The men's has had three Olympic champions in a row with quads before Lysacek. You can say, quads have become a tradition, which is why a system discouraging quads is a regress. For ladies, 3A has not been a tradition. It has been more or less a novelty. There will be other measures to prevent 3A from being a dominant a factor for the ladies.
That is, one jump will not do, especially for ladies.
Last edited by key65man; 03-10-2010 at 03:35 PM.
What I find astonishing is all this talk about the jumps, as if they're the "be-all, end-all" aspect to figure skating. Is this the main reason we watch it? Do I assume that none of you tune in to ice dancing? Because ice dancing, while it does have its own difficult elements, has no jumps to speak of. And yet, if you were fortunate to have watched Virtue/Moir from Canada and Davis/White from The United States, you'd have been blown away by the sheer beauty, elegance and power of these skaters. Now, I do not pretend to have any "technical" knowledge of ice skating. But I do enjoy it immensely. And perhaps that's the reason why I'm having my "say" about the original concept of this thread, which was a controversial comment from Elvis Stojko.
Kurt Browning, when asked how he felt about Stojko's comments, said that he initially agrees with Elvis that the 3A/Quad jumps should be higher. HOWEVER, he also said that it should only be ONE part of the scoring. Otherwise, he said you should just line people up and have them jump over and over again. That, he said, is NOT figure skating. And I totally agree with him. Did Yuna win unfairly? No. Perhaps, if I give in to the prevailing argument that the 3A should be given more points, there would be a 2 or 3 point lead in her SP over Mao Asada. However, the FS determined ultimately who would win the gold medal. Mao failed to perform a clean FS and no one can take the responsibility for that except for Mao. But what garnered Yuna the huge points is that her coach and choreographer drew up the program with the current ISU rules & regulations in place so that if Yuna skated clean programs, it would allow her to accumulate the most points possible. Brian Orser also questioned why Mao's coaching staff didn't get on board with that. It may be argued that Brian was just being "commercial" or "slick" but I feel that he was living up to his expectations as her coach and giving her a program that would allow her to win. Why can't Mao's people do the same? Clearly, she's skilled enough.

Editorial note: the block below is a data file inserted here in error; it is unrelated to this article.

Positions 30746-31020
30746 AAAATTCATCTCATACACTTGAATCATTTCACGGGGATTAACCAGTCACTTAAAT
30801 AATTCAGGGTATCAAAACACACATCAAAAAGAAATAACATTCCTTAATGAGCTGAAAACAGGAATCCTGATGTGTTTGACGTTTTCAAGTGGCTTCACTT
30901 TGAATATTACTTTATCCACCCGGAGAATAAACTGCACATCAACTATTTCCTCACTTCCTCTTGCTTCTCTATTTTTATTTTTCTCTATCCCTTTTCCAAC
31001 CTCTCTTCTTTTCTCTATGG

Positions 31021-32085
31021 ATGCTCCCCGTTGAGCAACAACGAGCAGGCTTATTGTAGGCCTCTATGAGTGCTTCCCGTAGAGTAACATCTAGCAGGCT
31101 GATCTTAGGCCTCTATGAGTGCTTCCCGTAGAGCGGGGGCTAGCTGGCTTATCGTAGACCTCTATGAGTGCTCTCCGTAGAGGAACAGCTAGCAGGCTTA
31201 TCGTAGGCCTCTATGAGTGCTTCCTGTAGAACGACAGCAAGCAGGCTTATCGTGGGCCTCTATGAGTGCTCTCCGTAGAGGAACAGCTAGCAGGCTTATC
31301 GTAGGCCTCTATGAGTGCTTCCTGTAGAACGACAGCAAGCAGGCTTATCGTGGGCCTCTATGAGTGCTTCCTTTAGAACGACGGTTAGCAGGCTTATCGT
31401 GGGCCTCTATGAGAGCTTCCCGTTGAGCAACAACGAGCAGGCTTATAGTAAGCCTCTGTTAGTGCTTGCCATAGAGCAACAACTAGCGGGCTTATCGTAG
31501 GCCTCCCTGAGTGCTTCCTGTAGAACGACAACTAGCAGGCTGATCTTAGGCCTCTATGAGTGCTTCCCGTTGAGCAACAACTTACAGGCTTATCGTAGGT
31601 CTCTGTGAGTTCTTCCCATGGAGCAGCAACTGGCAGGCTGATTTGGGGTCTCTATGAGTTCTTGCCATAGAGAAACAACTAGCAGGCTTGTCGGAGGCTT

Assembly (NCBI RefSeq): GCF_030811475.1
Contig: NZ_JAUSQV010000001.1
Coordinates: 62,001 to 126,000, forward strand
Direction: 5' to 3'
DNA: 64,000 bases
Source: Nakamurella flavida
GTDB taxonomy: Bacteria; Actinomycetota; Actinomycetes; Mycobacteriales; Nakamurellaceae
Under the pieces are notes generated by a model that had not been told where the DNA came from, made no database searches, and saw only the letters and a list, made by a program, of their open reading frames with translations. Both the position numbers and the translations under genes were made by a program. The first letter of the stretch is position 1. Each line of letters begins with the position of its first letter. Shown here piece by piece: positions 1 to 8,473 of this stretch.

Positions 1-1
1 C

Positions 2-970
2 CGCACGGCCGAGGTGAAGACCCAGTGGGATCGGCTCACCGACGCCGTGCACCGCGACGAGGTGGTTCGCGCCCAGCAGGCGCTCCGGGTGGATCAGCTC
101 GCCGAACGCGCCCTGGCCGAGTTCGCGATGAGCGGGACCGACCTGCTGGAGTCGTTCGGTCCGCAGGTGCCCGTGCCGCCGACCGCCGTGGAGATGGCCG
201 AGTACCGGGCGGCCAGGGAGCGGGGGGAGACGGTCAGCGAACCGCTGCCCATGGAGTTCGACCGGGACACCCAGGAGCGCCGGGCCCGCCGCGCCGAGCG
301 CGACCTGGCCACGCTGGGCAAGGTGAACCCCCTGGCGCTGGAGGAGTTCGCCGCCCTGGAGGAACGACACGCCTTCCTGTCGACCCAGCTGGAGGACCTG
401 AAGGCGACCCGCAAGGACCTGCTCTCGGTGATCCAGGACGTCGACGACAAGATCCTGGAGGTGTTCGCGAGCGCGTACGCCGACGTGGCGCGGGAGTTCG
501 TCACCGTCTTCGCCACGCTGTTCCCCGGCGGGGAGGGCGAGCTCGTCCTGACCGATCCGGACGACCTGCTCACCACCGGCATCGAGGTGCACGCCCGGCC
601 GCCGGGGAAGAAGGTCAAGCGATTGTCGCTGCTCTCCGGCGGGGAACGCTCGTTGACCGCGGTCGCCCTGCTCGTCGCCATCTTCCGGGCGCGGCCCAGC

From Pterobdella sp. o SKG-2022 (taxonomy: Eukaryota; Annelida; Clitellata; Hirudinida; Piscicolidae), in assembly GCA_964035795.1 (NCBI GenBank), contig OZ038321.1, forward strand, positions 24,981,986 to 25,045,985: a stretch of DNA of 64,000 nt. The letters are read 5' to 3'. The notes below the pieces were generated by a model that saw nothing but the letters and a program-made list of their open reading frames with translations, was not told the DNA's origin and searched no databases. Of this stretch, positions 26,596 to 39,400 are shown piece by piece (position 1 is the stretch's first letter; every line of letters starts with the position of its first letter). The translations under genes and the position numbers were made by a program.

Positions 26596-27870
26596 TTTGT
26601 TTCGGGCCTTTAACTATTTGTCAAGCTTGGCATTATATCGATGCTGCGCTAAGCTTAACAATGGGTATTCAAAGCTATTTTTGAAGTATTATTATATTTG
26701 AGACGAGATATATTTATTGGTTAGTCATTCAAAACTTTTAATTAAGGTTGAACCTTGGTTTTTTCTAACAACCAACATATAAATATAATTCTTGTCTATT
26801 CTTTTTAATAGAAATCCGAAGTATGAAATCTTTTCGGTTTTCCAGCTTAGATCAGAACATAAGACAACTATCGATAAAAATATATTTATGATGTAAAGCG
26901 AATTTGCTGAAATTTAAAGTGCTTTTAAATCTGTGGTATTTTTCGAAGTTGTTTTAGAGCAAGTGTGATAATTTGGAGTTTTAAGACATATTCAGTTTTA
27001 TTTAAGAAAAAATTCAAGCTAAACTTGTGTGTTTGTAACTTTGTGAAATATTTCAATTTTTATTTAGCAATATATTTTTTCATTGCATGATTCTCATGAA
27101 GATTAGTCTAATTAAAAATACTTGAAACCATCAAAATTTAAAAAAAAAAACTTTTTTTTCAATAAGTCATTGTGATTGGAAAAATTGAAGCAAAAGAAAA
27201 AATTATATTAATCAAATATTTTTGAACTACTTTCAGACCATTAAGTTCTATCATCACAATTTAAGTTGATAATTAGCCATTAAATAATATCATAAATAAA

Everyone here will have a BIASED "favorite" skater. That's cool because everyone's looking at each skater through their own rose-colored lenses. And our favorite skater may win or lose. But we all know that in our hearts, gold or not, they're always winners.
The 3 lutz-3 toe is NOT an element that most women skaters have mastered. Not at all. It's still a reach, especially to pull it off with no flutz and with ease.
Mao made history by pulling of two 3 axles in an Olympic LP, so good for her and I happen to be great fan. But Mao cannot do a 3 lutz-3 toe the way Yuna can. Not even close. So who is to say which of them shows the greatest technical ability?
Yuna is certainly pushing the technical boundaries of her sport.
There is something to be said about quality and the quality of Yuna's jumps are breathtaking.
I think it is about as difficult to do an exceptional 3Lz (GoE of 2 to 3 or, say, 2.5 on average) as a poor 3A with heavy prerotation, borderline under-rotation, and little aesthetic merit (say, GoE of 0.5 for the sake of argument). With everything else being equal (e.g., time bonus), the poor 3A would receive 8.7 on average while the exceptional Lutz 8.5. In that sense, I think the current score potential including base value and GoE for 3A is enough as far as fairness is concerned about Mao and Yuna. In other words, if you limit the issue down to Mao and Yuna, I absolutely agree that Mao fans and Japan have no real argument about it.
However, there is another issue regarding incentive and being at the frontier technique-wise as there is no denying that a great 3A is more difficult than a great 3Lz, and 3A assumes higher risk. That is to be accounted for.
The trick, in my opinion, is to "gradually" get to the point where the system gives enough incentives, yet keeps its integrity by not giving so much as to be exploited by skaters with "poor" 3A (e.g., the score potential for poor 3A "far" exceeding that of great 3Lz) -- I consider Mao's triple Axel poor. In that sense, if at all, a possible change in 3A would be small.
As far as Mao is concerned, the change would be about 1 or 1.5 point when she lands both 3A's including the combination. That would not motivate other skaters not equipped with proper technique and natural talent to stick with 3A. However, that adds a bit for skaters who have potential to do great 3A.
I expect a mid-point to have a bit bigger impact as an equalizer. If implemented wrongly, this will produce an army of skaters with poor technique. The change, if at all, should be very modest unless politics truly prevails upon it. Many countries other than Japan get benefits out of it. If they are short-sighted enough, they will make it happen in a manner that there is no proper way to reward "good" skaters. And, the mid-point will blur the line of good and bad techniques. Such a change cannot be defended, and I don't think it will happen that way.
If you really think about it, a mid-point for Mao is not very consequential for all practicality once you take politics into consideration (what a wonderful world of figure skating!). In Vancouver, the tech panel was very lenient on some top skaters (with an exception of Rachael) on under-rotation and other technical issues. Who is to say the phenomenon will not recur at a bigger stage like worlds and another Olympics (or even GPF)? For Mao, it is more about sticking it or not rather than 1/4 under-rotation.
I agree that any change about 3A will hurt triples if not properly devised and implemented. There is only country who benefits from a radical change about it right now. Once Mao retires -- 4 more years of non-sense on 3A, that is -- there will be far less pressure about it, as well. I think adding a bit more on 3A will not change the current trend of figure skating.